Sorry, Florida, Looks Like You’re Not Getting US Space Command

By Marcus Weisgerber

April 8, 2019

COLORADO SPRINGS, COLORADO — Despite Florida lawmakers’ push to land the military’s newest command, the Pentagon is not considering any locations in the state, according to Air Force documents.

Four bases in Colorado, one in California, and one in Alabama are among the locations under consideration, according to an Air Force briefing slide being circulated around the Pentagon. Defense One reviewed a copy of the slide, which was first reported by CNN.

The list includes:

Air Force Space Command is currently located at Peterson Air Force Base. The new U.S. Space Command will initially be based there. The Air Force will conduct a review before determining the location of U.S. Space Command, according to Pentagon sources familiar with the decision.

Florida politicians have been pressing the Pentagon to consider the Space Coast for the military’s newest warfighting command. The Air Force launches rockets from Cape Canaveral Air Force Station, part of Patrick Air Force Base, near NASA’s Kennedy Space Center.

Among the criteria for Space Command’s eventual location: It must have room for a 421,000-square-foot facility, a 288,000-square-foot parking lot, internet connections of about 1.5 gigabytes-per-second, be near “critical space force expertise,” be co-located with a “space component/center,” and have access to an airport that can handle the C-17 airlifter, according to the briefing slides.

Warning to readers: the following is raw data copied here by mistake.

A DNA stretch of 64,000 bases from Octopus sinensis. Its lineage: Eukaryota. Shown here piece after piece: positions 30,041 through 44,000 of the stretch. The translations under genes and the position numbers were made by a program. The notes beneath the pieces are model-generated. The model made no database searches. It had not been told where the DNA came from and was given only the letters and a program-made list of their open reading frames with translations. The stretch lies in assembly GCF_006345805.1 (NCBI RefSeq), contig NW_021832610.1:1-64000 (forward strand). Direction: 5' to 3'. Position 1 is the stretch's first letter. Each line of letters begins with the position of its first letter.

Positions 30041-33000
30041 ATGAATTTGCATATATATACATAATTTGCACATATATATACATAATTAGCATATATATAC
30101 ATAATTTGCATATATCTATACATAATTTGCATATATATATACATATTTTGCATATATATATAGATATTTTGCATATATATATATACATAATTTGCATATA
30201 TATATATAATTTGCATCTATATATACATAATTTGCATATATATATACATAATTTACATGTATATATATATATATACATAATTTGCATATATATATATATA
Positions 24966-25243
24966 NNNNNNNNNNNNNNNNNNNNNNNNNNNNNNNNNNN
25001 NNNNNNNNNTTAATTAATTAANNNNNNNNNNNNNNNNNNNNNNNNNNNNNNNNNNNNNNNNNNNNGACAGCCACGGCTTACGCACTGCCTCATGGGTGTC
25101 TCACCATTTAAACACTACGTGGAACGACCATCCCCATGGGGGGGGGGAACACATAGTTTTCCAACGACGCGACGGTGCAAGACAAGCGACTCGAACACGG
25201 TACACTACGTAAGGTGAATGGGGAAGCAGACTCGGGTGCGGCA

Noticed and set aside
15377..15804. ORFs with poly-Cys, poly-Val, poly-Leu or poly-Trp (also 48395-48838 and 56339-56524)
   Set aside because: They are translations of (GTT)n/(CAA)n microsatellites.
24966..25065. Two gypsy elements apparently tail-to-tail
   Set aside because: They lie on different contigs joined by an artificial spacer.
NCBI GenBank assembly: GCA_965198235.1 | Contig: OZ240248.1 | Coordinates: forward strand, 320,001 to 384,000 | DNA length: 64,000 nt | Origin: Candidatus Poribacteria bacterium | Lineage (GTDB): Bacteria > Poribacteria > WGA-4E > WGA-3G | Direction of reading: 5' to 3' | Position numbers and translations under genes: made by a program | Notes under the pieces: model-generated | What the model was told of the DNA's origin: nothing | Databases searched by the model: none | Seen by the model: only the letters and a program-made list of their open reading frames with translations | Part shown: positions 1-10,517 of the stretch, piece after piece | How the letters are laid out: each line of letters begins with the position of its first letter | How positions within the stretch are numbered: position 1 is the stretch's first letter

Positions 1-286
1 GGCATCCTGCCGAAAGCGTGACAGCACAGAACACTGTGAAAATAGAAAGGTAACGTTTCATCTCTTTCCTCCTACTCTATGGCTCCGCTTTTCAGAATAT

Space Command is expected to be comprised of 1,450 personnel, including roughly 390 officers, 183 enlisted, 827 civilians, and 50 contractors, according to the briefing. The White House has nominated Gen. Jay Raymond, the head of Air Force Space Command, to become commander of U.S. Space Command. Another six general officers — one three-star, three two-stars and one one-star — are expected to be part of the command’s leadership, according to the briefing.

It’s unclear what will happen to Air Force Space Command once the new combatant command takes shape.

Pentagon officials are hoping to stand up U.S. Space Command in the coming months, but a legislative hurdle has slowed its creation.

By Marcus Weisgerber // Marcus Weisgerber is the global business editor for Defense One, where he writes about the intersection of business and national security. He has been covering defense and national security issues for more than a decade, previously as Pentagon correspondent for Defense News and chief editor of Inside the Air Force. He has reported from Afghanistan, the Middle East, Europe, and Asia, and often travels with the defense secretary and other senior military officials.

April 8, 2019